On Jan. 21, I gathered with approximately 100,000 other concerned citizens to participate in the Women’s March in Seattle.
It was a day of camaraderie, energy, peaceful protest and resistance. My best friend and I went together and each brought along one of our sons. I couldn’t have asked for a better day. The spirit was palpable and I felt hopeful that the day’s momentum would buoy me as the new administration began to enact policy. Millions of men, women and children had taken to the streets in cities across the globe to prove that our voices were strong and that we would not be silent.
As the high of the day wore off, I was surprised to be confronted with many questions about why I marched. Both social media strangers and real-life friends questioned how the new president’s policies could affect my life. Over and over, I felt as though I had to justify my participation. But my voice became stronger and clearer, and helped me take my position in this resistance.
This is why I marched:
I marched so your daughters can have the same opportunities as my sons. I marched to eliminate the wage gap, where a woman’s work is worth 80 cents on the dollar compared to a man’s. I marched so my two sons can grow up with empowered and equal women in their schools, workplaces and society.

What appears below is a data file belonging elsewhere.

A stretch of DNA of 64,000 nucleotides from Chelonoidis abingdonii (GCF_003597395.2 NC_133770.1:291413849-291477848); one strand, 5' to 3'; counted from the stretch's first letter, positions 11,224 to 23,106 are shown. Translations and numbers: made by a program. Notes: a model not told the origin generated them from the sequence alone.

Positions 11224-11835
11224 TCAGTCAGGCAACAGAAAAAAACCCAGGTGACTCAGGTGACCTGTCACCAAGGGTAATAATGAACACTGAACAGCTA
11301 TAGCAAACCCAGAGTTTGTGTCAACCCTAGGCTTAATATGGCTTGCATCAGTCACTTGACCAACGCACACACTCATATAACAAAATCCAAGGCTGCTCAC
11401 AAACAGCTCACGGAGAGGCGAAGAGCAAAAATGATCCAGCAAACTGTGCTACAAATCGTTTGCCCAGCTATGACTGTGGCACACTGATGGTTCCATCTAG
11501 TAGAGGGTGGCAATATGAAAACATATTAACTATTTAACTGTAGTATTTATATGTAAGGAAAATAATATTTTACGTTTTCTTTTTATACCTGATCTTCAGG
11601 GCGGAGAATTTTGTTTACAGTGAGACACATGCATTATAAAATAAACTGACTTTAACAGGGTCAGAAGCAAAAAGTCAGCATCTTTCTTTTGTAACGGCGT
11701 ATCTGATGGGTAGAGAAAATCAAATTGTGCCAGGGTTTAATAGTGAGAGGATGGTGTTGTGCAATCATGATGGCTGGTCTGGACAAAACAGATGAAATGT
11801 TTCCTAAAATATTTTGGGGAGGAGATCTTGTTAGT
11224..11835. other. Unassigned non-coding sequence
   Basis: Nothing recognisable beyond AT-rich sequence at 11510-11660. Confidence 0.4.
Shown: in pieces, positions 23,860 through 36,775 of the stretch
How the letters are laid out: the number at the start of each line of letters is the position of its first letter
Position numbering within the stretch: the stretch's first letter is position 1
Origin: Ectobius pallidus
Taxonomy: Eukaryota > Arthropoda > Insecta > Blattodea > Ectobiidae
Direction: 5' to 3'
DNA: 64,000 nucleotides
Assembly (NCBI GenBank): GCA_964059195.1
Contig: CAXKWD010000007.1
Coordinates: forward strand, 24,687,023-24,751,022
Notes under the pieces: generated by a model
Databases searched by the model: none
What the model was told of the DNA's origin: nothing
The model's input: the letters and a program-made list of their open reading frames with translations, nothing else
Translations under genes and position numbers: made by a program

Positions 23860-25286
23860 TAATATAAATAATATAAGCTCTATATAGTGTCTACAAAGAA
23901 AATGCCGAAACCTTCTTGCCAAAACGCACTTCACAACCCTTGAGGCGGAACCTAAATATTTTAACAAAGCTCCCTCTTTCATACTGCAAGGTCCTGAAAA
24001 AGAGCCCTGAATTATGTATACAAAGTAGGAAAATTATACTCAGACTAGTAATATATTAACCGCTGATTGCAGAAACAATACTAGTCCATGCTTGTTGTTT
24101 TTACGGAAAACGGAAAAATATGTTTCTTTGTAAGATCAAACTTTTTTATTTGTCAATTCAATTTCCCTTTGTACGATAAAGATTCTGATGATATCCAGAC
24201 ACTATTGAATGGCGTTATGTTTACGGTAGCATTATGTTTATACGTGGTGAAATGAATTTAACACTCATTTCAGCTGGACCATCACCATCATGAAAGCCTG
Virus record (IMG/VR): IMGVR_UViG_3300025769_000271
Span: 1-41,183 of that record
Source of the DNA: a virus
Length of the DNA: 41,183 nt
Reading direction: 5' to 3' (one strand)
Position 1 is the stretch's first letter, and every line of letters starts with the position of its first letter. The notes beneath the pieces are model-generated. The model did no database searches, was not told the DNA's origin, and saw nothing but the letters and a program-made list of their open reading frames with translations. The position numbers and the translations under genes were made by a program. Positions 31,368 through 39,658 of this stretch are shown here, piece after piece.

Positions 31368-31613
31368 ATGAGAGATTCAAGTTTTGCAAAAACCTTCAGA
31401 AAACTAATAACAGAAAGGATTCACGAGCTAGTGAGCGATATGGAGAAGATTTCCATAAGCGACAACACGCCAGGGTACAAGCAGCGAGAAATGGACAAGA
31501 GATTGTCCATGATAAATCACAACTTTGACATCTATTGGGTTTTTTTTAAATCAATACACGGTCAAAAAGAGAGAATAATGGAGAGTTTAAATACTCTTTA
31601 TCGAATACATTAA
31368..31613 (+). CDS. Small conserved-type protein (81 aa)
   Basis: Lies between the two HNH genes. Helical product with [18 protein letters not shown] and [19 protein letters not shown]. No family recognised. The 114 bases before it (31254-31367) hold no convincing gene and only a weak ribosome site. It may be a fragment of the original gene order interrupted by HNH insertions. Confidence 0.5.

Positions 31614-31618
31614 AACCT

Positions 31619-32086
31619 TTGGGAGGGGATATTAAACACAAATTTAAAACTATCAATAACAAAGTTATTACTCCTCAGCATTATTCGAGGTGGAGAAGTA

I marched so my gay, lesbian and transgender brothers and sisters are guaranteed the same legal protection as my husband and I. I marched so their love will be honored like mine. I marched so LGBTQ children and teenagers are able to grow up in a world that celebrates the person God intended them to be.
I marched to ensure my neighbors who benefit from the Affordable Care Act and utilize the services of Planned Parenthood have the same access to affordable and safe health care as my family. I marched so women can have control over their bodies and make their own medical and reproductive decisions.
I marched for Mother Earth and the very real threat we face in climate change. I marched for environmental regulations that protect us. I marched to ensure that my children’s grandchildren will have a healthy planet to carry out this work.
I marched to end the public-health crisis we face in gun violence. I marched because gun violence is a women’s issue. I marched for universal background checks because they are the single best way to reduce domestic violence and law enforcement homicides.
I marched for the refugees and the immigrants. I marched because I understand the blessing of my birthplace and the privilege I’ve been afforded. I marched because I cannot fully comprehend the reality of escaping a war-torn country and facing resettlement in an unknown nation. I marched to preserve our nation of immigrants and to honor the melting pot that makes our country unique.
I marched for my children. I marched so they know their mom worked her hardest for justice and stood up for the rights of others. I marched so they will learn that when our neighbors’ lives are improved, we too are better off. I marched to instill in them a patriotic sense of duty to this great nation we call home.
Meredith Browand is a mother and activist living in Purdy.